During my visit to the Hungary National museum, I learned that during the cold war Budapest was seen as a city where scholars came together, minds were sparked and conventions where challenged. Well, for at least two weeks in September history seemed to have repeated itself as PhD students, postdocs and professors came together for the Renyi institute's Summer School on Quantum Optimal Transport.
As it is mandatory to include a small history lesson when talking about optimal transport, I will do the same. Gaspar Monge came up with a hard transport problem, which Kantorovich simplified, and Benamou & Brenier made dynamic. Good. Now this brings us to our goal, which is to quantize, quantisize, quantimize, whatever the word is… devise a quantum version of this theory.
This topic is extremely recent, with most papers discussed in the school dating only from 2020/2021 and written by none-other than the speakers themselves. Earlier this year I had already visited Budapest for the Sziget festival with artists like Justin Bieber, Tame Impala and Arctic Monkeys. But this schools lineup of speakers with Francois Golse, Daniel Trevisan, Alessio Figalli and Eric Carlen almost had me equally hyped up.
It was extremely interesting to hear about their views on how to devise a quantum theory of optimal transport and how their theories compared and contrasted. Some dived into quantum dynamics while others focused more on the applicability on qubits and quantum computers, but all of them influenced and inspired by the beautiful classical theory, as explained to us by Alessio. Having all of these heavyweights present during the entirety of the school also led to dynamical discussion on the validity of the theory and its possibilities. As students we were encouraged to think for ourselves, try to work out exercises, and most importantly, to ask questions. Together with the sublime organization and location (thank you organizers and Renyi institute!) this made for a very successful school, which also laid a perfect foundation for the workshop on the same topic the week after.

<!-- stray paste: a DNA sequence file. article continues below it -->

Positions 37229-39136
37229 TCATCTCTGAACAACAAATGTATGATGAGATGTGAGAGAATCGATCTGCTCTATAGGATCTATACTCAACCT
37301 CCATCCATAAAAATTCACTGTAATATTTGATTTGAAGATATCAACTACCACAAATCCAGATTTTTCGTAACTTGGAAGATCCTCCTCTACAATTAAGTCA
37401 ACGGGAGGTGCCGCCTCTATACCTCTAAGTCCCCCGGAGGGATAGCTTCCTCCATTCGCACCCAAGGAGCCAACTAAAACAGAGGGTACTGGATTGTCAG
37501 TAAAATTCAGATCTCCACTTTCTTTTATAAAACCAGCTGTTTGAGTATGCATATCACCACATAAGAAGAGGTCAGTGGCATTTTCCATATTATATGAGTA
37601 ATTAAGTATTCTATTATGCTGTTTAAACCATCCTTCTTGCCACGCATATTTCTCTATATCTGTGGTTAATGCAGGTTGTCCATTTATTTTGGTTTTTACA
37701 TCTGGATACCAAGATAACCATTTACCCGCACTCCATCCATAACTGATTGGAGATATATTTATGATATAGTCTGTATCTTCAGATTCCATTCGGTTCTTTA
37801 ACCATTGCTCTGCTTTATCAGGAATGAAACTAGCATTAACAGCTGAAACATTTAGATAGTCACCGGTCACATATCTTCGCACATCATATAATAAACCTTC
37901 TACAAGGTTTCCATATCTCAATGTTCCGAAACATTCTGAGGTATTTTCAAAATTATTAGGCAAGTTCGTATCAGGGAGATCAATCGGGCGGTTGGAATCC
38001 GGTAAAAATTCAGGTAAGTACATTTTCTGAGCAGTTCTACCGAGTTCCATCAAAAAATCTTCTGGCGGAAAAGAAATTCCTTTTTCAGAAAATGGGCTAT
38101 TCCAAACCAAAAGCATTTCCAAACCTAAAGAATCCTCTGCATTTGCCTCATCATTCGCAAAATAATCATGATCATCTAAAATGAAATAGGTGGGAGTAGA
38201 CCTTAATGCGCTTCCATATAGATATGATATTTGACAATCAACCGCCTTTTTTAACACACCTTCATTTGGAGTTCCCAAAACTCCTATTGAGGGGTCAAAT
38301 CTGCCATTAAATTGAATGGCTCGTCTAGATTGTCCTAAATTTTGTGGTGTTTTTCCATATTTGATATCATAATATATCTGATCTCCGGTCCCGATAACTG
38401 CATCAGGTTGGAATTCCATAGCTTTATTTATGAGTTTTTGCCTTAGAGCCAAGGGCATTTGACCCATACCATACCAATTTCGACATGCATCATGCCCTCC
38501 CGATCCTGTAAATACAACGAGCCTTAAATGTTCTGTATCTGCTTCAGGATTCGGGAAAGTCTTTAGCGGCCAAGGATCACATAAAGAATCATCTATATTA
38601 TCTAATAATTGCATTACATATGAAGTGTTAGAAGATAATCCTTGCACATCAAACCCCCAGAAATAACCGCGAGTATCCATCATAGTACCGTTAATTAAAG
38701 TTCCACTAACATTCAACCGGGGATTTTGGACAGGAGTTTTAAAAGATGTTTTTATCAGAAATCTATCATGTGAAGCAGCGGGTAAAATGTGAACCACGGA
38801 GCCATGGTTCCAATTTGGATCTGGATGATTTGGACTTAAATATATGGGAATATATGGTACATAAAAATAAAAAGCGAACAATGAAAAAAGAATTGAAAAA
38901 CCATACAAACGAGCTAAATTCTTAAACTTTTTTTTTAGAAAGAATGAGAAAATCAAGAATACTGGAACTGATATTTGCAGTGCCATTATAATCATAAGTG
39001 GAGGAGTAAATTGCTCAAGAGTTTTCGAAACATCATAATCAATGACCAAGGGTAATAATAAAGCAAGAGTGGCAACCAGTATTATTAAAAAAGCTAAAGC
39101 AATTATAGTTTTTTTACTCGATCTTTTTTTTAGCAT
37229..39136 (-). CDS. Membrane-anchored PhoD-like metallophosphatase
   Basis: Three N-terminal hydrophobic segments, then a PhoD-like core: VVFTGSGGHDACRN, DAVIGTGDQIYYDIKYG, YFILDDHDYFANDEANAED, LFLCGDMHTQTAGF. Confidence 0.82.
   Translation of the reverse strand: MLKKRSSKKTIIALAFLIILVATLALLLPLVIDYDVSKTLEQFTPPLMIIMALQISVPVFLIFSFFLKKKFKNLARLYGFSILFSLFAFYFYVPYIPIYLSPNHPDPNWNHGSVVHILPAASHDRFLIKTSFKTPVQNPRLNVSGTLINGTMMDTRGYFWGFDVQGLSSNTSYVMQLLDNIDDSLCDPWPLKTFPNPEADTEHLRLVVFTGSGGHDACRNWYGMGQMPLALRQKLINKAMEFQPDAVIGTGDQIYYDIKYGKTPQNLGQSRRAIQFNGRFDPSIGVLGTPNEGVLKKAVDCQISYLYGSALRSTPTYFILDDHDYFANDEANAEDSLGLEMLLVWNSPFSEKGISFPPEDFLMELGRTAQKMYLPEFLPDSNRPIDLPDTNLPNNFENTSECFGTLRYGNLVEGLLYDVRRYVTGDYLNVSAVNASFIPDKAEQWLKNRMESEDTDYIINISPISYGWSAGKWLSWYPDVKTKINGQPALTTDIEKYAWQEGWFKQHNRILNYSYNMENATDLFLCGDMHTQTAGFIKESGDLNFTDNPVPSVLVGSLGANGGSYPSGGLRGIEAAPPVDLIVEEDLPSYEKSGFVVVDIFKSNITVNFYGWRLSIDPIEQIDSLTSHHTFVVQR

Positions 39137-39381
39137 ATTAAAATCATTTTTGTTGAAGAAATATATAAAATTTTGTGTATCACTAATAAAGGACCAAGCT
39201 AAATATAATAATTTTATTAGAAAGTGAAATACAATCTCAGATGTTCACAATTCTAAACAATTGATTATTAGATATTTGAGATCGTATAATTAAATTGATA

When we were done discussing mathematics (which if my supervisors read this, was only for a very limited time), there were plenty of things to in the city, and social events planned by the organization. The guided tour took us to some hard to discover spots in the city and the plenty of restaurants and bars made for great dinners. As far as culture is concerned, the Hungarian language is known to be one of the hardest languages to learn. Nevertheless, we extended our vocabulary with words like “palinka”, meaning chalk, and “szimpla kert” which we learned means lecture hall. So the phrase “igyunk egy kis pálinkát a szimpla kert" roughly translates to “let’s get some chalk from the lecture hall”.
All in all I loved my time in Budapest and I am quite certain that my peers did too!
Kind regards and “Hamarosan találkozunk!”
- Robert de Keijzer, Eindhoven University of Technology